New method for hydrogen purification


United States – Hydrogen purification can be simplified by using a pump equipped with membrane materials developed by Chris Arges, an associate professor of chemical engineering at Penn State.

For the first time, researchers have recovered 98.8 percent of the hydrogen from a conventional water-cooled water gas shift reactor’s exit stream, which is the highest value ever recorded.

In traditional hydrogen separation methods, a water gas shift reactor is used, which necessitates an additional step. In the water gas shift reactor, carbon monoxide is first converted to carbon dioxide, and then the hydrogen and carbon dioxide are separated using an absorption process. A compressor is used to pressurize the purified hydrogen for immediate use or storage.

The use of high-temperature proton-selective polymer electrolyte membranes, or PEMs, is required to quickly and economically separate hydrogen from other gas molecules such as carbon dioxide and carbon monoxide. The electrochemical pump separates and compresses hydrogen from gas mixtures using Arges’ PEM and other newly developed materials, making it more efficient than traditional methods. It can also operate at higher temperatures than other high-temperature PEM-type electrochemical pumps, enhancing its ability to separate hydrogen from other gases.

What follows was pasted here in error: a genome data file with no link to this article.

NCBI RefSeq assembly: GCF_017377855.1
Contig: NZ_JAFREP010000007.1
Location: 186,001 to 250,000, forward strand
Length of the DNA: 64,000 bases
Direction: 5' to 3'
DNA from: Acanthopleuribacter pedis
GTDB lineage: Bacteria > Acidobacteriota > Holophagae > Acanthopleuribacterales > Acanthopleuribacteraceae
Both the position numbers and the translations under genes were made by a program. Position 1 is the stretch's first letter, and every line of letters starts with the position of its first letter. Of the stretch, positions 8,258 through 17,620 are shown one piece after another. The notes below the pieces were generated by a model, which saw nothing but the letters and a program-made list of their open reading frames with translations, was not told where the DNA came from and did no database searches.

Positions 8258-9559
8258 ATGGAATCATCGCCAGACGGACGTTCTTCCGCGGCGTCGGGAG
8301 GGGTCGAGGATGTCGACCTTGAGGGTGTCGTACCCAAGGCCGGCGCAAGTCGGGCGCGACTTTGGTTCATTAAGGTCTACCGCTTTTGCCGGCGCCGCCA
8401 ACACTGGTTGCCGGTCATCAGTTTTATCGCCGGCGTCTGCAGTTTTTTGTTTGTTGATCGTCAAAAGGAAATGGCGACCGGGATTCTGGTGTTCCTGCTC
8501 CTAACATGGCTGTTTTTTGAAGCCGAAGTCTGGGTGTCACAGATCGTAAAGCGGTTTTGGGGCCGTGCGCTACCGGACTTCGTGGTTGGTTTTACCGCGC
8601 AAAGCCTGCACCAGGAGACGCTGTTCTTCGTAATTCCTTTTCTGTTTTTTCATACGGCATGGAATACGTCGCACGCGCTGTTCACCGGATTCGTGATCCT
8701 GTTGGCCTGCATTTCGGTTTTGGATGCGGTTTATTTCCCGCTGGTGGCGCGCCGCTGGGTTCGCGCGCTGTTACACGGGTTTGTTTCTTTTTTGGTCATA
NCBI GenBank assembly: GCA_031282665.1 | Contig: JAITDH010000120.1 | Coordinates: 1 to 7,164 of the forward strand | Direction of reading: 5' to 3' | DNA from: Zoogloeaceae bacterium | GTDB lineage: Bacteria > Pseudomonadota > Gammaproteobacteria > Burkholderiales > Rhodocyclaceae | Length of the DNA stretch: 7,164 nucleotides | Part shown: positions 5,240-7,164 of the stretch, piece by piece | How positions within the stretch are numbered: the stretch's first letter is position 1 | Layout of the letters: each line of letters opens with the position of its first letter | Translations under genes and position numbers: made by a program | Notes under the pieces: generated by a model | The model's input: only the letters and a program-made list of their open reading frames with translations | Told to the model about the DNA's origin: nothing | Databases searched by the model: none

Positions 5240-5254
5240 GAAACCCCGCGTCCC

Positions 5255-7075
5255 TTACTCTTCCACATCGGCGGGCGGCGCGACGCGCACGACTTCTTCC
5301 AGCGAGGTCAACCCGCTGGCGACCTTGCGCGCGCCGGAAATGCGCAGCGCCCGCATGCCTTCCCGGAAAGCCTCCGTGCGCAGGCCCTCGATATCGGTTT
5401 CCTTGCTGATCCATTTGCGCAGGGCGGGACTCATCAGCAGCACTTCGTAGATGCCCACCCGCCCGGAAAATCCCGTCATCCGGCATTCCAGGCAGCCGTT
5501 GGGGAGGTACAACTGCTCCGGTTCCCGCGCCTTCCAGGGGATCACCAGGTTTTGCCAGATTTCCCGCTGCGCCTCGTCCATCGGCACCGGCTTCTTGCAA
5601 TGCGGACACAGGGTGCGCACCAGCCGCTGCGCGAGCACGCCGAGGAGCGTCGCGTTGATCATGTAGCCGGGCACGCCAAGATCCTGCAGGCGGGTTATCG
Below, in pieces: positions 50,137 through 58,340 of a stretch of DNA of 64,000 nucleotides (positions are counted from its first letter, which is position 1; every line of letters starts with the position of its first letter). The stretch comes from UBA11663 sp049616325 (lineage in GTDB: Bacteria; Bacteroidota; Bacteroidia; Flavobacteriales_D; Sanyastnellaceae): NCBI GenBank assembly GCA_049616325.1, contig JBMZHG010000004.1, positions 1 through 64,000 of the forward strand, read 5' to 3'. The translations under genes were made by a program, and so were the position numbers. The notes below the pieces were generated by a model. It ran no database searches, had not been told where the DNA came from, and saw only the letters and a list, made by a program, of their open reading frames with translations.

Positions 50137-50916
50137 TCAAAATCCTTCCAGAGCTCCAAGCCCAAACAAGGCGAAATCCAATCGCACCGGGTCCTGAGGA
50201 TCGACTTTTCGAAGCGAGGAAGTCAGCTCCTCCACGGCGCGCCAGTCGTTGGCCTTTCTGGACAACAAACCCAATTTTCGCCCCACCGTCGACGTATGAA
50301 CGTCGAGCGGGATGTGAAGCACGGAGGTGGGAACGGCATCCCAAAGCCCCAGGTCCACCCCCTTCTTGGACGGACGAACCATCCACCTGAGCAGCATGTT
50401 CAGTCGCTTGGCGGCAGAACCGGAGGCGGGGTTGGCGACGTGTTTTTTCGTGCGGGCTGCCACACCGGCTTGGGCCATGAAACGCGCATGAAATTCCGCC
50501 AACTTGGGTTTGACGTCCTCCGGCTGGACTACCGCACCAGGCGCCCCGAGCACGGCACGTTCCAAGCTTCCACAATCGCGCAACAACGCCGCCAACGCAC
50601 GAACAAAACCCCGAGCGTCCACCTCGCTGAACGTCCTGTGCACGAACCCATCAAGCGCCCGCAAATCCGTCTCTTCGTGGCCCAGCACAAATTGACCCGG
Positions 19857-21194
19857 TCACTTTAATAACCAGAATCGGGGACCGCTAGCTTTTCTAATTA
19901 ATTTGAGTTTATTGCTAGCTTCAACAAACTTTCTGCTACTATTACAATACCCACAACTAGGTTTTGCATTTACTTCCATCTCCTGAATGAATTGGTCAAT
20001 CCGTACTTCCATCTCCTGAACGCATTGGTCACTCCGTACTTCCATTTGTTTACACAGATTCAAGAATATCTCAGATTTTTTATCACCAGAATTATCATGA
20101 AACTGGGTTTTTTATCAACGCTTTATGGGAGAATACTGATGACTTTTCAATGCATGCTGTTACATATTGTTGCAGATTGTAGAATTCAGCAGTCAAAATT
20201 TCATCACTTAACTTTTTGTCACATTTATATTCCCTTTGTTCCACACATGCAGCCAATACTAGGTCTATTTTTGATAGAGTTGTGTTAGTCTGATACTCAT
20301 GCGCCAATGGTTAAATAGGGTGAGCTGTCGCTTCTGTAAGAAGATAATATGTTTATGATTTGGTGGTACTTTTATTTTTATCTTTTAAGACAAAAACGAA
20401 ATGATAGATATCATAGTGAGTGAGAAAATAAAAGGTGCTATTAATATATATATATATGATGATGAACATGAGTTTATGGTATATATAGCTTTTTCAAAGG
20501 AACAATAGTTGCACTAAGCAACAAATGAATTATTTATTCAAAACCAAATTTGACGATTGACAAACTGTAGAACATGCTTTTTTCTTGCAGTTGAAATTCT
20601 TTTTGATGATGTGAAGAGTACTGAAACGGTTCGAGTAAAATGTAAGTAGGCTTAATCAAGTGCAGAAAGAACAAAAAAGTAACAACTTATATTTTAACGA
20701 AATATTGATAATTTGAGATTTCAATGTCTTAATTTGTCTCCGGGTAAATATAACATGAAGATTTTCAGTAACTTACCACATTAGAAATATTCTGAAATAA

Hydrogen purification process

To achieve the separation, the team used an electrode “sandwich,” in which electrodes with opposing charges serve as the “bread” and a membrane serves as the “deli meat.” The electrode ionomer binder materials are designed to hold the electrodes together, similar to how gluten holds bread together.

The bread slice, or positively charged electrode, in the pump releases protons and electrons from the hydrogen. While protons travel through the membrane, electrons travel through the pump via a wire that touches a positively charged electrode. After passing through the membrane and arriving at the negatively charged electrode, the protons and electrons combine to form hydrogen once more.

Because the PEM only allows protons to pass through, carbon monoxide, carbon dioxide, methane, and nitrogen gas cannot pass through. The team created an adhesive phosphonic acid ionomer binder to keep electrode particles in the hydrogen pump together so they could function properly.

Researchers will use their approach and tools to investigate hydrogen purification in natural gas pipelines. Although this method of transporting and storing hydrogen has yet to be put into practice, it holds a lot of promise. Hydrogen could be used to support solar and wind energy systems, as well as a variety of other environmentally friendly applications, by using a fuel cell or turbine generator.

The US Department of Energy’s Office of Energy Efficiency and Renewable Energy provided funding for this project.